Sequential laser cutting and welding

Sept. 23, 2020
This article details the development of an entirely new multi-head, multistep laser cutting and welding manufacturing process.

In order to meet tightening environmental regulations, the exhaust systems of today’s cars and trucks have become quite complex. The exhaust system in a commercial vehicle can now be the second most expensive module after the engine. Passenger car exhausts can include diverter flaps to alter the gas path for different load conditions, Exhaust Gas Recovery (EGR) systems that reduce nitric oxide (NOx) emissions and get the engine up to temperature more quickly, and urea injection systems to tame diesel emissions. All of these new active exhaust control components require more sensors in the system and additional threaded fittings to mount the sensors.

Traditionally, a threaded sensor boss machined with a complex saddle shape would be welded onto the intermediate pipes using metal inert gas (MIG) welding with filler wire, either manually or in a robotic cell. For mounting bosses to sheet metal components, projection welding would be used, requiring another type of boss with a tapered projection. As the need for sensor bosses increased, a tier 1 exhaust manufacturer started looking for a faster and less costly assembly and welding method. Sequential laser processing, a new cutting-edge method of installing components in sheet metal or tubular parts with a laser, has arrived (FIGURE 1).

The idea of sequential laser processing is to load the workpiece into a tooling fixture one time, and then laser-cut precision features into it (FIGURE 2) and laser-weld other components in place (FIGURE 3) to build up an assembly without ever removing the part from the fixture. By laser cutting the hole for a sensor boss just before welding, the hole is precise enough for autogenous laser welding, and the hole’s exact position is known at all times by the work cell controller. The high level of precision lends itself to automated part placement and automated welding, giving exhaust manufacturers a fast, reliable process that offers a host of advantages (also see TABLE):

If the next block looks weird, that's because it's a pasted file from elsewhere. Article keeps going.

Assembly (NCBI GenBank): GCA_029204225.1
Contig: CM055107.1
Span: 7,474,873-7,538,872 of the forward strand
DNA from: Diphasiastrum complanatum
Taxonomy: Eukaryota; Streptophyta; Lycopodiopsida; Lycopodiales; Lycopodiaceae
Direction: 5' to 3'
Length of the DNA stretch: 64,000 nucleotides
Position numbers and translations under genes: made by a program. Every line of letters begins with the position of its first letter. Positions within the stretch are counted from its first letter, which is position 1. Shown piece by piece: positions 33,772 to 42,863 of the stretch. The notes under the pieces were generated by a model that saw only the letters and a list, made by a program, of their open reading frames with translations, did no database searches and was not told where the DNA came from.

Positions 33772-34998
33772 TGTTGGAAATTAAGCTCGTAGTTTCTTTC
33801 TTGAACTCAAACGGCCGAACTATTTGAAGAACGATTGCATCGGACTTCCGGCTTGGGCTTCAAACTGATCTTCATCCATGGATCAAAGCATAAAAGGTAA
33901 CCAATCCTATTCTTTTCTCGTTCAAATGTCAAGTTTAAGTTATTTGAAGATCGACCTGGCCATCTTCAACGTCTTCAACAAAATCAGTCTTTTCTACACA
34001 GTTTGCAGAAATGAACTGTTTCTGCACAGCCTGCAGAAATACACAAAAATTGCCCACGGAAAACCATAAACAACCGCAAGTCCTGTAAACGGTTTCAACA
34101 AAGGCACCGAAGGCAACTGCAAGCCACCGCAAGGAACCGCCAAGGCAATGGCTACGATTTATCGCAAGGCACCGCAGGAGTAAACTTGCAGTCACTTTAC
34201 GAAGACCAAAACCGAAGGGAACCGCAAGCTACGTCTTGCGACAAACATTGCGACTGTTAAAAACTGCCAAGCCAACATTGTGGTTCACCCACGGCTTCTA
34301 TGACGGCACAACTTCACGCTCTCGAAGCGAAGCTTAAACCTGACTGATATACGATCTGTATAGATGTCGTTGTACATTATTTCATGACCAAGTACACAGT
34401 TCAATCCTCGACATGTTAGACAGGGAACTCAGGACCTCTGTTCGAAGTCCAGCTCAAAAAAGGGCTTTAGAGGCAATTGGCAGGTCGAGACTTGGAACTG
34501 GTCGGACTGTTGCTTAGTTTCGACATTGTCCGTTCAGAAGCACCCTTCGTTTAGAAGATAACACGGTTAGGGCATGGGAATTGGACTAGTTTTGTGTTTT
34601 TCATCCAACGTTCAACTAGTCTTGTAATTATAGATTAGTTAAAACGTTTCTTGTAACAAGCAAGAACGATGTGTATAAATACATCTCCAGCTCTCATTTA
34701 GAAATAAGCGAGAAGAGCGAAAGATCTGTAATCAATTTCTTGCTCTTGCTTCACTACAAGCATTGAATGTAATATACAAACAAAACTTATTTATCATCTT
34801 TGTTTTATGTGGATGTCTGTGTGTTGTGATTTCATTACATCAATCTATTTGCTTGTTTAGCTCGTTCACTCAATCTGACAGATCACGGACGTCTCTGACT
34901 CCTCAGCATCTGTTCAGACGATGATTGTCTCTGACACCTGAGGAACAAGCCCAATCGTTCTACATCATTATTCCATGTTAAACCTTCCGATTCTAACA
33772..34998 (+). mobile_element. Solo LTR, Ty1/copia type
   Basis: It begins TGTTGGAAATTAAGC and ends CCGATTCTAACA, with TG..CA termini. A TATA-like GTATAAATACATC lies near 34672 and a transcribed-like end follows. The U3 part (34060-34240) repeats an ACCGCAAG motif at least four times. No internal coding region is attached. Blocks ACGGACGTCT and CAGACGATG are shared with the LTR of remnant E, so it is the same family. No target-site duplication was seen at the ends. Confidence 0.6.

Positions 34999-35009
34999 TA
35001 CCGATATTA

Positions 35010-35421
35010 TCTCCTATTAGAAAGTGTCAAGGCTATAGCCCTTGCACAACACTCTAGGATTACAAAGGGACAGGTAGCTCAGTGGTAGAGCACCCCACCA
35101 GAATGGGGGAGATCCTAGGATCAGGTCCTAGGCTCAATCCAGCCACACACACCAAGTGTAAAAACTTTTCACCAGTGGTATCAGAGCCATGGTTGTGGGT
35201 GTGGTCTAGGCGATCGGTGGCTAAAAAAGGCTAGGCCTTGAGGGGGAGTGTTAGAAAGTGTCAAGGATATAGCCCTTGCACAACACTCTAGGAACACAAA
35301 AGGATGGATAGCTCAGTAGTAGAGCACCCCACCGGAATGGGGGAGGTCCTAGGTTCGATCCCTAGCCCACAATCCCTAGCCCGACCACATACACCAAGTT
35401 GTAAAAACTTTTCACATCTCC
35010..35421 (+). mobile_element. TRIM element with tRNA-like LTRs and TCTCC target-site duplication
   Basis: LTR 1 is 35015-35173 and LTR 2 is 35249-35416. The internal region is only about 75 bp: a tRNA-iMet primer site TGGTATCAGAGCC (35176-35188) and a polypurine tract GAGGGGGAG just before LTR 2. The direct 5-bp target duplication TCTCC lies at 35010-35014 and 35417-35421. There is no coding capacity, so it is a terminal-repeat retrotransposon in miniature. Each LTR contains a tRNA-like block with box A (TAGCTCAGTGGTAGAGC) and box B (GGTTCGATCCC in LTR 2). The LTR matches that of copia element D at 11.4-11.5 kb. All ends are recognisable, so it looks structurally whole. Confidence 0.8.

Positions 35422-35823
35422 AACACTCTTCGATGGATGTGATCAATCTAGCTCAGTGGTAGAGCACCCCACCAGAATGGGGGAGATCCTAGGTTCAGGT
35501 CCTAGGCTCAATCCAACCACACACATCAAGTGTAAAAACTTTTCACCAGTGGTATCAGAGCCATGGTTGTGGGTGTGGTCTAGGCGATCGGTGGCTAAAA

• Faster cycle times
  • Simplified boss design because they no longer require saddles for tube mounting or projections for sheet metal.
  • Filler wire is eliminated because the precise laser-cut holes match the diameter of the boss, allowing autogenous laser welding. 
  • Heat distortion is reduced in sheet metal components, thanks to the laser weld.
  • The weld is also cosmetically more appealing.
  • Shorter weld tool path (thanks to a new zero offset rotary weld head)

New process finds more uses at the customer

The new laser processing solution turned out to be a home run for reducing the material costs and cycle times for their sensor boss welding. The customer’s first new machine got them thinking of other exhaust components where they had recently applied laser technology. They immediately realized that exhaust flaps and urea mixers, where they had already employed laser welding systems, could also benefit from the cut, position, tack, and weld sequential process.

EGR diverter flaps are used to bypass EGR cooling modules during the engine warm-up phase so that the engine reaches peak efficiency more quickly. When the engine is at normal operating temperature, the flap will then feed exhaust gases through the EGR assembly to reduce NOx emissions. Because they are located near the engine in the hot end of the exhaust, the EGR components need to be robust. Hydroformed housings are commonly used at the input of the EGR module to connect the exhaust pipe and house the diverter flap. In order to seal off exhaust flow when not in use, the flap housing must be a precise component.

The idea of using a sequential laser processing machine to produce the flap housing allows them to fabricate two inexpensive stamped half-shells into a precision housing (FIGURE 4). First, the two stamped half-shells are loaded into a tooling fixture, where they are laser-trimmed to precise dimensions by two laser cutting heads—effectively changing typical stampings into precision components. Then, the same tooling fixture pushes the two half-shells together and the laser welding head moves in and seam-welds the half-shells into one piece, again in one smooth operation with no operator intervention.